PHNOM PENH (Reuters) - One of the most senior figures in Cambodia’s brutal Khmer Rouge regime is set to walk free this week after an international court ruled on Thursday she was mentally unfit to stand trial.
Ieng Thirith, a former social affairs minister and sister-in-law of the late architect of the 1970s “Killing Fields” revolution, Pol Pot, had made no improvement in her mental state since last November, the court said, when experts said she was suffering from Alzheimer’s disease.
The 80-year-old, known as the “Khmer Rouge First Lady”, would be released on Friday if no appeal was lodged by prosecutors, said Neth Pheaktra, a spokesman at the Extraordinary Chambers in the Court of Cambodia (ECCC), as the hybrid United Nations-Cambodian tribunal is known.
Although a recovery was never expected, the release of Ieng Thirith, a French-educated former Shakespeare scholar, will be another blow for Cambodians seeking an explanation for the horrors of the Khmer Rouge’s four-year reign of terror.
Since it was set up in 2005, the court has suffered from a shortage of funds and has been beset by resignations and allegations of political interference. It has delivered only one verdict, life imprisonment for the chief of the notorious Tuol Sleng Prison, Kaing Guek Eav, better known as Duch.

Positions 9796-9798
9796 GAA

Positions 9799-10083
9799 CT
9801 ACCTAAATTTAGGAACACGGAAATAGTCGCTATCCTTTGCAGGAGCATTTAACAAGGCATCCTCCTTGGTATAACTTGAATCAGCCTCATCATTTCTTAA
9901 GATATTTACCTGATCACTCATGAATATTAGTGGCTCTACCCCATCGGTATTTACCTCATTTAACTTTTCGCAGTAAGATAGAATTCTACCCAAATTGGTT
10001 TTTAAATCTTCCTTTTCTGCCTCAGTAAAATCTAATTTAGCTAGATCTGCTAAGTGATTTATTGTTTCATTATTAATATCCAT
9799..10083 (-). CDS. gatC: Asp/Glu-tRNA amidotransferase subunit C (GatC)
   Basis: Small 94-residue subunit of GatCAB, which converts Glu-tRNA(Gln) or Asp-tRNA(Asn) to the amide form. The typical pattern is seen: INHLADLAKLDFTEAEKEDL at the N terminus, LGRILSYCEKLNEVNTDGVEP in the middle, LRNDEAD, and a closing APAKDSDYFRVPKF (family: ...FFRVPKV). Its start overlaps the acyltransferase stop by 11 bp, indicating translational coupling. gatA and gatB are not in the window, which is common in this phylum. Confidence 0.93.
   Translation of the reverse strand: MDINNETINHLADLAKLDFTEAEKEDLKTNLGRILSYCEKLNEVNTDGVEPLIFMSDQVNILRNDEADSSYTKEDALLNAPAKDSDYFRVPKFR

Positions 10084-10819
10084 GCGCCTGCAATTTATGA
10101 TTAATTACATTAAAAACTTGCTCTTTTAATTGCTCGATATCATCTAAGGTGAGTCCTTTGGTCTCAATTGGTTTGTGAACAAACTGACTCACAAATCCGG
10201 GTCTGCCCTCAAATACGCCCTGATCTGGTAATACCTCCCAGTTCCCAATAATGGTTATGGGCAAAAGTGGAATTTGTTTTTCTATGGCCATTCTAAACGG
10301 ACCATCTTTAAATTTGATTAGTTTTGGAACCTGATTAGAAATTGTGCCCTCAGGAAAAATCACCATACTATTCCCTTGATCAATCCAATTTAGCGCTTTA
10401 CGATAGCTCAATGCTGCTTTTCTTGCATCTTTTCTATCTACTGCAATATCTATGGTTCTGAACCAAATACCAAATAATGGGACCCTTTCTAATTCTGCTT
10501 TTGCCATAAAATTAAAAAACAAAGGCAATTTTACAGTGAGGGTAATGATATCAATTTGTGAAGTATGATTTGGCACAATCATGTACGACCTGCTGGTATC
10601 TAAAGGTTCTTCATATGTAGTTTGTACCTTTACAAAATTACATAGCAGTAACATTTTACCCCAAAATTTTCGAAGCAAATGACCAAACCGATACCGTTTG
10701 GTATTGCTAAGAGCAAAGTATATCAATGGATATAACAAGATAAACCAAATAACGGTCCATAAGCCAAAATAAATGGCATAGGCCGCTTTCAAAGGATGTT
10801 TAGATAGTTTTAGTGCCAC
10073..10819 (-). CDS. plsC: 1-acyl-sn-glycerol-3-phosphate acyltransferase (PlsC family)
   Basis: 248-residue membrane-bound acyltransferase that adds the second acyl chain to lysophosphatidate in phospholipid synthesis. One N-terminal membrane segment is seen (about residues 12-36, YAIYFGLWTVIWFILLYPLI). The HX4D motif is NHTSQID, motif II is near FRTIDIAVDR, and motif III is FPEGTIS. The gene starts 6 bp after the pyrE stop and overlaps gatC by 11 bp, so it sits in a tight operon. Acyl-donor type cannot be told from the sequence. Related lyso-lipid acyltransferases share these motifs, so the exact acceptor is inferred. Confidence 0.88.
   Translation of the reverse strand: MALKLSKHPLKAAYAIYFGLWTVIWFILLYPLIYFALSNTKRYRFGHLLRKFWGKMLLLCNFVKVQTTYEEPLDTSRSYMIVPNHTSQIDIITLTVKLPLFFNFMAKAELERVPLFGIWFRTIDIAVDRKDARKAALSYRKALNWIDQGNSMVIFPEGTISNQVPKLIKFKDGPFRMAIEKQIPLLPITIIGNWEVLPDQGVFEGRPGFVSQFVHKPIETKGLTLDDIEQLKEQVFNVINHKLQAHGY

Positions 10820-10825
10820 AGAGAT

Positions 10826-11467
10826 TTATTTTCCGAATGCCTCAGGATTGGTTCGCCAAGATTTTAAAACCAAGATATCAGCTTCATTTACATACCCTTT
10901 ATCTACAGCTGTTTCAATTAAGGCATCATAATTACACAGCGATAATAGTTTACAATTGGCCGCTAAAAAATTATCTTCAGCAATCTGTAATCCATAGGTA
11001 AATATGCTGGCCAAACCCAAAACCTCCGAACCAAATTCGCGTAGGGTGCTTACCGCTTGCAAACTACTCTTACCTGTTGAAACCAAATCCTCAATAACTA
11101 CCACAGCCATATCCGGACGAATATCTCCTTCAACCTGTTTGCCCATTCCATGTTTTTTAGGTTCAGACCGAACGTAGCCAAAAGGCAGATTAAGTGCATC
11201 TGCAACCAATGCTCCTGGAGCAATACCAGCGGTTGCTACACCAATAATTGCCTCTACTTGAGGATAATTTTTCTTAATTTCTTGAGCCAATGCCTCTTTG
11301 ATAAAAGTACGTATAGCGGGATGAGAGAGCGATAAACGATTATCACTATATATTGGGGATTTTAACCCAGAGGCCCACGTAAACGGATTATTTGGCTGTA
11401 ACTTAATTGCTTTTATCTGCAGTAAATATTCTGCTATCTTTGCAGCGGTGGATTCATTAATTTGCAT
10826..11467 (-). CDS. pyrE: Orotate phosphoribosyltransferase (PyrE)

An estimated 1.7 to 2.2 million people - nearly a quarter of the population - died during Khmer Rouge rule from 1975 to 1979. They were executed or tortured to death or died of starvation or disease during Pol Pot’s attempt to create a peasant utopia.
The ECCC said in a statement there was no chance Ieng Thirith could be tried in the foreseeable future, so the charges of crimes against humanity and genocide would be dropped and the court was “obliged to order the accused released from detention”.
Ieng Thirith was one of four elderly and frail defendants in case 002, the court’s most high profile case to date.
Others in the dock are “Brother Number Two” Nuon Chea, ex-president Khieu Samphan and former foreign minister Ieng Sary, Ieng Thirith’s husband.
Many Cambodians fear that because of the complexity of their cases, the elderly suspects could die before a verdict is delivered. Ieng Sary, 87, is in hospital suffering from dizziness and fatigue.
Stephen Rapp, U.S. ambassador at large for global criminal justice, told reporters the ruling was a “well founded decision” based on evidence and expert opinion. The United States announced on Thursday it would give another $5 million to the tribunal to help with funding.
Ieng Thirith was the sister of Pol Pot’s first wife, Khieu Ponnary. She died in 2003.
Editing by Martin Petty and Robert Birsel